For those that are silly enough to buy the Xoom, there is some good news. The device was rooted in a matter of hours. So you can load all your favorite utilities and functions easily. Here’s a link to the cookbook. Be aware that rooting the device may deprive you of the ability to ever get the vaporware upgraded for 4G, Flash, and a functioning microSD slot. Of course, maybe that was the plan all along.

There are many good reviews of the Xoom and Android 3.0 if you want the usual Silicon Valley PR fluff from the folks that received the evaluation units. Start here and here. Suffice it to say, it’s a major upgrade to Android. We like the new UI; however, we’re not all that keen on the lack of buttons and particularly the placement of the Home and Back icons in the lower left corner of the screen. 90% of the world is right-handed. So why you’d position the most used screen real estate in the most difficult place to access it with your right hand while holding the device in your left hand is a real head-scratcher.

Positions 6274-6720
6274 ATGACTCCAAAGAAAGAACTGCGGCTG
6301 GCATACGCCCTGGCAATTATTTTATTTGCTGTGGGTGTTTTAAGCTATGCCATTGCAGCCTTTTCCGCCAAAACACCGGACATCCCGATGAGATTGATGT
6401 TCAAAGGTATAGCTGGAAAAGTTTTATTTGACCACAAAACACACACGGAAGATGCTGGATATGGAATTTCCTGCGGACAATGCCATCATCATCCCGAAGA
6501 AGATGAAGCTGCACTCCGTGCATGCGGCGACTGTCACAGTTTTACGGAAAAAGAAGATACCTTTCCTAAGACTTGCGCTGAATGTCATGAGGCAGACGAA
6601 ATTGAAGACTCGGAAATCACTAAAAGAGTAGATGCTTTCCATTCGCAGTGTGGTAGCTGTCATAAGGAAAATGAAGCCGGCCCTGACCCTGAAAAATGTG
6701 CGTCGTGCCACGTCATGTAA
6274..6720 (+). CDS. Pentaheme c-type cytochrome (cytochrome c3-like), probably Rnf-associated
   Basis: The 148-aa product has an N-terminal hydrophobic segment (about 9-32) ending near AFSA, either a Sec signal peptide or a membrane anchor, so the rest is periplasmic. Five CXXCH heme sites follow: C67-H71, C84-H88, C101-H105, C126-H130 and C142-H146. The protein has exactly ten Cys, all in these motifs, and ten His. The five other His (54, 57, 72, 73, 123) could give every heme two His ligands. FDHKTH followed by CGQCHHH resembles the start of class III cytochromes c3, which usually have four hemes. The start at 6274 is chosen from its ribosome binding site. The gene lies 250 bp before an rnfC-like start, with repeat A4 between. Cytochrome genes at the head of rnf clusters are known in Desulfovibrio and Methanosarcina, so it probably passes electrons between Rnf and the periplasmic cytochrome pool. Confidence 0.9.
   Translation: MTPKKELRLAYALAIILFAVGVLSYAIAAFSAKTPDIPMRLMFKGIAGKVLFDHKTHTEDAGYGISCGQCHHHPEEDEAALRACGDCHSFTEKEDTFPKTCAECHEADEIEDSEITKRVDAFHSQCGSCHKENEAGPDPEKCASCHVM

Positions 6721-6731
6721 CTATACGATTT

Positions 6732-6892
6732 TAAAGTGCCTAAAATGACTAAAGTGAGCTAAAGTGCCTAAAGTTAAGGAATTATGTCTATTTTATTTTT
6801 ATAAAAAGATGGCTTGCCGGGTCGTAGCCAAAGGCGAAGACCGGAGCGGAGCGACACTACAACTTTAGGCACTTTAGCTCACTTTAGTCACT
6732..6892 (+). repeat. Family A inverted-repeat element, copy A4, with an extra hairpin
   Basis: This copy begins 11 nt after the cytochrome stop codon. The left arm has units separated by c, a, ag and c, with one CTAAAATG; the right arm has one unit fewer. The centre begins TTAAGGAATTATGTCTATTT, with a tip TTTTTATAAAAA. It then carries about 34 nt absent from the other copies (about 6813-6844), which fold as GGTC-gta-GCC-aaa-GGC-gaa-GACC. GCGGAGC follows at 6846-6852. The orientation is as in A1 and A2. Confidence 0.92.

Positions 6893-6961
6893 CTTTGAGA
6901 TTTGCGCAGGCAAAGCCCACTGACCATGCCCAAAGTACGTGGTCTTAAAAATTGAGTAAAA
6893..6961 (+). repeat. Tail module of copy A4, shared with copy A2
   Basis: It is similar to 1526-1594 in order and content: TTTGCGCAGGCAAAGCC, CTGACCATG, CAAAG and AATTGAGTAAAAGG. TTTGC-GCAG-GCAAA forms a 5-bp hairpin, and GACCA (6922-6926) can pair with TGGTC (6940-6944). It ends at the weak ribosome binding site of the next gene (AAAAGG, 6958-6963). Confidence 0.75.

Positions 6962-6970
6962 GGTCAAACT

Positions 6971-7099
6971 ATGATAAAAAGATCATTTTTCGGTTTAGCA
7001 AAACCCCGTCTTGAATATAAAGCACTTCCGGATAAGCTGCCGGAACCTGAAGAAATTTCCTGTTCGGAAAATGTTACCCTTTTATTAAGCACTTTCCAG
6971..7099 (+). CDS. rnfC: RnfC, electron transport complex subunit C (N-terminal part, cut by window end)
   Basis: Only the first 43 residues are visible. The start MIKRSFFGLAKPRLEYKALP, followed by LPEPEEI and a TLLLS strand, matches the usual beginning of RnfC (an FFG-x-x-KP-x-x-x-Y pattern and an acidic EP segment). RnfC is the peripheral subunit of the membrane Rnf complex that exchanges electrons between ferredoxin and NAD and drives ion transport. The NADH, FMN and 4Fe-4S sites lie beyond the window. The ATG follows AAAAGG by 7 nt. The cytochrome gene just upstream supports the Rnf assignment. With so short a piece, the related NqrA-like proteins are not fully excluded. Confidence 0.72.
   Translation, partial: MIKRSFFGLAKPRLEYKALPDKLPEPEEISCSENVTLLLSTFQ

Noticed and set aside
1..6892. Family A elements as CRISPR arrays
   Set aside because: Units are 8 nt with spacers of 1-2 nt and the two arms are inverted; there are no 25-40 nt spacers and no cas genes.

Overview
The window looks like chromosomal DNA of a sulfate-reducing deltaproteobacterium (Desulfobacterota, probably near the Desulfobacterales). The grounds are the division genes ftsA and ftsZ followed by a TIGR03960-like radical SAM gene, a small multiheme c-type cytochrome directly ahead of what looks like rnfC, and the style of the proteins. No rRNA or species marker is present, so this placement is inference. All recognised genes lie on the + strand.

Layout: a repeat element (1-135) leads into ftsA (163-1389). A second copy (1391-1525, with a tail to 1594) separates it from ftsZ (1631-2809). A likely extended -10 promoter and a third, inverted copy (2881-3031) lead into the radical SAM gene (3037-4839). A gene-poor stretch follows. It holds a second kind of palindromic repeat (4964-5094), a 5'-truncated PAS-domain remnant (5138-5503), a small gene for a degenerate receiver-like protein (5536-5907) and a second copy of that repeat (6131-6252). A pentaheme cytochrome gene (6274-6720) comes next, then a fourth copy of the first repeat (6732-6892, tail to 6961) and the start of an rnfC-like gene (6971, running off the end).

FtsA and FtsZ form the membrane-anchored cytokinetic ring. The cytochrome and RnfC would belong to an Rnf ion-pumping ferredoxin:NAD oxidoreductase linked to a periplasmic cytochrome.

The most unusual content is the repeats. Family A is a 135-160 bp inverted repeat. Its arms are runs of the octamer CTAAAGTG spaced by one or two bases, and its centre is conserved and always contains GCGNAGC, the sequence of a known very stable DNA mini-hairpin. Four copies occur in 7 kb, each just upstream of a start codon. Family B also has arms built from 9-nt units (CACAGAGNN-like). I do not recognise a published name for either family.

Finally, a word about data plans. In order to purchase our unit at full retail from Best Buy, we had to buy at least one month of Verizon service. In our law school days, this used to be called tying in antitrust law. Since it makes corporations extra money, it’s probably fine today. Verizon, however, has taken greed to a whole new level. And this is just for 3G service. 4G reportedly will cost a few cents more. 1GB of data will cost you $20 a month. That’s about two 4-hour car trips with a teenager using the device. 3GB of data will cost you $35, 5GB runs $50, and 10GB is a whopping $80. As a point of reference, AT&T’s 2GB data plan with equivalent 3G service is $25 for the iPad. So, yes, you’ll be using WiFi a lot thanks to the greed of Verizon and AT&T. Of course, you can’t buy a WiFi-only unit. That’ll be available someday after Verizon has gotten their initial pound of flesh. And, at least for us, WiFi performance compared with the iPad and Galaxy Tab was no great shakes. What is certain is that, with this device, you probably will want to consider tethering from a cellphone that still has an unlimited data plan unless you’re willing to give up eating lunch in order to pay your monthly Verizon bill. HINT: Read our review of the Optimus V and Virgin Mobile’s $25 a month unlimited 3G data deal. Or Sprint’s Mobile HotSpot for the HTC Evo runs $1 a day and provides unlimited 4G data at a fraction of the cost of Verizon’s 3G offerings.